The tank shape determines how the material will resist the applied force and thus how easy it will be to resist a given load. This is something that you should consider carefully if you are making or modifying a tank.
There are plenty of choices for water tank materials, each with advantages and disadvantages. Common materials include galvanized steel, various plastics, fiberglass, concrete, ferrocement, brick, and rock and mortar. However, a few circumstances are unequivocally hazardous and to be avoided:
PVC exposed to sunlight—PVC breaks down in sunlight, reacting to form carcinogens, which leach into the water. It is a plumbing code violation to have potable water in un-shaded PVC for this reason. You can see physical evidence of the change on the outside of the pipe; it darkens, becomes chalky and brittle. The reaction progresses from the outside in. To the extent PVC should be used at all, it should be buried or indoors. If you have PVC that has already degraded, you should replace it.
Pre-1997 PVC—which was made with more toxic plasticizers.
Flexible PVC water bed bladders or trash cans—which contain a high level of toxic plasticizers.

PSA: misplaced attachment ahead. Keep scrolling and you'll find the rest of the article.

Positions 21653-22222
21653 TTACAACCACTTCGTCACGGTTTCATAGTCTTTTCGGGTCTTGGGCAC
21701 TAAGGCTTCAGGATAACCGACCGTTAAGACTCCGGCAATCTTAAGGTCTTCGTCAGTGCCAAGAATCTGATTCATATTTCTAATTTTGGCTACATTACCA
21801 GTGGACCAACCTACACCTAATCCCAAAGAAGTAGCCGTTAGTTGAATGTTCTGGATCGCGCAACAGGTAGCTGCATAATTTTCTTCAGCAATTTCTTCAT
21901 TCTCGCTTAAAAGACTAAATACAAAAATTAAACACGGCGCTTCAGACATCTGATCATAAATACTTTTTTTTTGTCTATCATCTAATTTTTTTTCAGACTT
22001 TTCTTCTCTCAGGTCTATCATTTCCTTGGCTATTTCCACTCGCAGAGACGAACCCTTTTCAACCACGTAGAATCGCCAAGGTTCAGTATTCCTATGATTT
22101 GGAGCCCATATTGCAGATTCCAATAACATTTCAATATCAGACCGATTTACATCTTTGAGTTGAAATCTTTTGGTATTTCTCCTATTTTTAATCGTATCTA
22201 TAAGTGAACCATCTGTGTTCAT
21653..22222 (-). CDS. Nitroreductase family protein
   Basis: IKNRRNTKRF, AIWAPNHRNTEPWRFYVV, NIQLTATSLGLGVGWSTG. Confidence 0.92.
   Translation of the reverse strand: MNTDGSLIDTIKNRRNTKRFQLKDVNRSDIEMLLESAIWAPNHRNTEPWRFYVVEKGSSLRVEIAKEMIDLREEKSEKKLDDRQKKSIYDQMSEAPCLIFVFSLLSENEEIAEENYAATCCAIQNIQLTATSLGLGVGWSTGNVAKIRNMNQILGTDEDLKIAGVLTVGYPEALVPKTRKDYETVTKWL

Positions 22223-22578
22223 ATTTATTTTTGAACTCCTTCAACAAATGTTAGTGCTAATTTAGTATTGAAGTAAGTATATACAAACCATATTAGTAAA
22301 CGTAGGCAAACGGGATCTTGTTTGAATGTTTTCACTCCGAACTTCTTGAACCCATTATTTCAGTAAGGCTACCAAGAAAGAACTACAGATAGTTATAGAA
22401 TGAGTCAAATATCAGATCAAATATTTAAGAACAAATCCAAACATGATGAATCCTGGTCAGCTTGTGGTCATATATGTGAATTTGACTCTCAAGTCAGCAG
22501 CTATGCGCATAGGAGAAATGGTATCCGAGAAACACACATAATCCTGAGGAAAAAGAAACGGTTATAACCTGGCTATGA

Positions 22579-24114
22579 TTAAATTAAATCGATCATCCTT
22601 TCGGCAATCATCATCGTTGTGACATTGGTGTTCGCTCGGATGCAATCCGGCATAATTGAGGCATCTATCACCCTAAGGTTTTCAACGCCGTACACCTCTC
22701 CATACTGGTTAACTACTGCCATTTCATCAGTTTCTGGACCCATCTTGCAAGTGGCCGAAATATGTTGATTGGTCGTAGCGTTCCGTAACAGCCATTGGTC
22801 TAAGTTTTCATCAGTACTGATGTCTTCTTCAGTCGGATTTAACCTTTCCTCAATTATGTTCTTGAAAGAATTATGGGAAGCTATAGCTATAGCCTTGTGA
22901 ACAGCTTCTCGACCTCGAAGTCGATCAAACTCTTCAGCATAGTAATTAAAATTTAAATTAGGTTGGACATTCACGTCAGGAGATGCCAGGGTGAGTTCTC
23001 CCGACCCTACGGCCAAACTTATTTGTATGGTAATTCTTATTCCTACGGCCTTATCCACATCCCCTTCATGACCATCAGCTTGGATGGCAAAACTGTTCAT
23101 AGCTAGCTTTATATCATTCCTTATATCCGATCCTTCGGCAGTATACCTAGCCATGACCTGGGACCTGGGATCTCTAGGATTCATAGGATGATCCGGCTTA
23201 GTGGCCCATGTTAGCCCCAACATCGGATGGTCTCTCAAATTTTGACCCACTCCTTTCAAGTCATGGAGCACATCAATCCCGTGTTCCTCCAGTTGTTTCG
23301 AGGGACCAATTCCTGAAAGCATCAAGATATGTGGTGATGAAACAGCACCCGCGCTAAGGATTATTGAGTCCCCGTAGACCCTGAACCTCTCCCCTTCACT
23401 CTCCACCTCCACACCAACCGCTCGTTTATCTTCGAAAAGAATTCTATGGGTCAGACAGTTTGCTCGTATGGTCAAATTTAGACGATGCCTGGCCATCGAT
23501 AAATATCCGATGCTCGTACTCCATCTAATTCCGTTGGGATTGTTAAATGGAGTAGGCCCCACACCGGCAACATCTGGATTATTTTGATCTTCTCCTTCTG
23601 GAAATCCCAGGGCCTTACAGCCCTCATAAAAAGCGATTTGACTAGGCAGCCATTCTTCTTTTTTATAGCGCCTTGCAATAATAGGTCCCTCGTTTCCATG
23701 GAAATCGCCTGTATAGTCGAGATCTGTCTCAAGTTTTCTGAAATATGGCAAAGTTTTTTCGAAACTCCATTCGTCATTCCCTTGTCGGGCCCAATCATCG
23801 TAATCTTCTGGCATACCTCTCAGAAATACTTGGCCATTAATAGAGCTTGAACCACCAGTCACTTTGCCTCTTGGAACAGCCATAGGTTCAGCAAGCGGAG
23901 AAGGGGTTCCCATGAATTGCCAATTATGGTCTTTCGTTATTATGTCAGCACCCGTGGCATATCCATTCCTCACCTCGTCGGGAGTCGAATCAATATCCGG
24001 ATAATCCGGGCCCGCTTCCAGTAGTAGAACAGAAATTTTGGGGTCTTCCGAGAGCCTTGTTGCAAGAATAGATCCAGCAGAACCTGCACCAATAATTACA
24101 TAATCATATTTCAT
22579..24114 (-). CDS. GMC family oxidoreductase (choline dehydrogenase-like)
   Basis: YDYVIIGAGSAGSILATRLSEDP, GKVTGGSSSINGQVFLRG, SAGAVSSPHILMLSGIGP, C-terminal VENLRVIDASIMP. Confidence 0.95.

Pre-1980 tank coatings including coal tar and lead-based paint—These were great for corrosion resistance but oops!—they poison the water.
Lead pipe and pre-1987 lead-soldered copper pipe—Solders and flux currently contain less than 2% lead. Before 1987 they typically were half lead. Lead pipe can be recognized by its softness.
Western red cedar—The same stuff that smells good and keeps it from rotting is toxic when ingested.
Fly ash in concrete—especially when exposed to acidic water.
Often the worst hazards are not the base material, but solvents, additives, mold-release agents, fungicides, etc.
Many, if not most, water tanks are installed with little or no regulator involvement, but rules and enforcement can vary quite a bit depending on where you are. You’ll need to inquire locally to find out what you’ll be subject to.
Water storage may be subject to zoning, building department, fire department, and health department rules. If you have a homeowners’ association, it may regulate water tanks, perhaps just because they are a structure. Your insurance company may have rules or incentives relating to water storage as a fire safety resource, a flooding hazard, or simply as another asset to insure.
Some of the rules you may encounter will be consistent with your own interests, and some will run counter to them. You may run into rules concerning:
You may or may not be allowed to build a water tank within the building setbacks from your property lines—the zoning department can tell you.
In some neighborhoods, rules may prohibit above ground tanks. A beautiful ferrocement tank with an attractive shape and color, or one that looks just like a boulder, may be able to overcome anti-tank prejudice.